Stéphane Denève conducting. Photo courtesy of SLSO.

A long time ago in a galaxy far, far away, an Imperial battle cruiser swooped down across the screen to the strains of a full symphony orchestra. Movies and movie music have never been quite the same since.

John Williams at the Hollywood Bowl

I was reminded of that when Stéphane Denève conducted somewhat expanded forces of the St. Louis Symphony Orchestra in the familiar (but still awe inspiring) main title from "Star Wars" at the conclusion of an evening of the music of legendary film composer John Williams last Friday (September 13, 2019). As thrilling as it was to hear that big, old-fashioned sound in a theatre back in the day (at a time when both the movies and their soundtracks were shrinking), nothing quite compares with the visceral impact of hearing it performed live by a symphony orchestra of (Richard) Straussian proportions.

That's not to say that Friday's concert didn't include some intimate moments that are very unlike the big, Romantic sound for which Williams is most famous. Yes, there were the usual Greatest Hits, including the "Superman March" and the "Raiders March," but Mr. Denève also included less familiar film music like "Sayuri's Theme" and "Brush on Silk" from "Memoirs of a Geisha" (2005) a mournful, meandering theme from "The Book Thief" (2013), and the moving "Schindler's List" theme. Best of all, at least for me, was the collection of excerpts from "Close Encounters of the Third Kind" (1977) with its remarkably "modernist" opening. The collection of tone clusters, string glissandi, and eerie, dissonant harmonics sound more like Edgar Varèse or Krzysztof Penderecki than John Williams, and are a tribute to the size of the famed composer's toolbox.

Some minor fatigue in the brass section towards the end of the concert not withstanding, the musicians of the SLSO did fine work when we heard the concert. Principal Cello Daniel Lee turned in a virtuoso solo performance of the "Memoirs of a Geisha" selections, backed up by Associate Principal Flute Andrea Kaplan's impressive imitation of the breathy sound of a Japanese Shakuhachi. Associate Concertmaster Erin Schreiber provided a sensitive reading of the "Schindler's List" excerpt and Principal Oboe Jelena Dirks's solo in "The Book Thief" was movingly plaintive.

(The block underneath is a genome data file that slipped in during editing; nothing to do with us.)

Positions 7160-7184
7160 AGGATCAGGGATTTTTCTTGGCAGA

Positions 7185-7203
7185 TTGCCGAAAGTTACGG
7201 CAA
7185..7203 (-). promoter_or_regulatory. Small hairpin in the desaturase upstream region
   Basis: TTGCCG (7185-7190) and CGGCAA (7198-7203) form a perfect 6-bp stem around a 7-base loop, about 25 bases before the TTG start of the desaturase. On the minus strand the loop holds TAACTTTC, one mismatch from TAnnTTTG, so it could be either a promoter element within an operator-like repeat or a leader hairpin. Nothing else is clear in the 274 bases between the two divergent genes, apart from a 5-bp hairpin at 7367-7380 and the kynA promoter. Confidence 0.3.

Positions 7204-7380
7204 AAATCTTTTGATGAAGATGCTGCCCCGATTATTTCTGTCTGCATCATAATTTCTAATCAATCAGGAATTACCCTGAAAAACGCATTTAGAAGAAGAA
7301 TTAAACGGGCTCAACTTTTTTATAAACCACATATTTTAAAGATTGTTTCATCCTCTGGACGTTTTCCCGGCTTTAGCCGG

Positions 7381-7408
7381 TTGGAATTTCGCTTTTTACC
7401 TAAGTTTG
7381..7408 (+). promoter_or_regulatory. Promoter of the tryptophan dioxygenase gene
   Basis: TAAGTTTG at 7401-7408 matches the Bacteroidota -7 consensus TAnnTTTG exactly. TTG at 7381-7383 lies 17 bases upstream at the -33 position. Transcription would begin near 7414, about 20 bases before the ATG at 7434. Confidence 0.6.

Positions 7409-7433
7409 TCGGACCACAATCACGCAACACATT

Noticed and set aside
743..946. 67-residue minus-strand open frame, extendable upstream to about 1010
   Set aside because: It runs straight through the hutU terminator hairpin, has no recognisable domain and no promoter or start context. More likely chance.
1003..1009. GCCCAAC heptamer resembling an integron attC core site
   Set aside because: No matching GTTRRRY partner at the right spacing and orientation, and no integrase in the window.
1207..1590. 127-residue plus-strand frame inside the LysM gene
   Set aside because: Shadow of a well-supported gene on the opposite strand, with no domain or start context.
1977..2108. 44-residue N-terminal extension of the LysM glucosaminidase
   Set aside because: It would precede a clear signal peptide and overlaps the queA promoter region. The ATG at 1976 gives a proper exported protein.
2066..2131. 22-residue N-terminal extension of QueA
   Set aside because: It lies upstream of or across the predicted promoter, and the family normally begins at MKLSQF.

Daniel Lee

Mr. Denève provided lively commentary during the evening, both live and on brief selections from a video interview he had done with Mr. Williams. At one point he provided a fascinating look at just how much the soundtrack music can enhance a scene by showing the "Barrel Chase" sequence from "Jaws" without and then with the score. It was an excellent illustration of how the music can add without being distracting.

The John Williams concerts were a kind of aperitif for the main SLSO season, which begins this Saturday and Sunday (September 21 and 22) with a big French-themed concert that includes Gershwin's "An American in Paris," Debussy's "La Mer," Ravel's Piano Concerto in G (with Jean-Yves Thibaudet at the keyboard), along with newer works by Kevin Puts, Jennifer Higdon, and Guillaume Connesson. Performances take place at Powell Symphony Hall in Grand Center.

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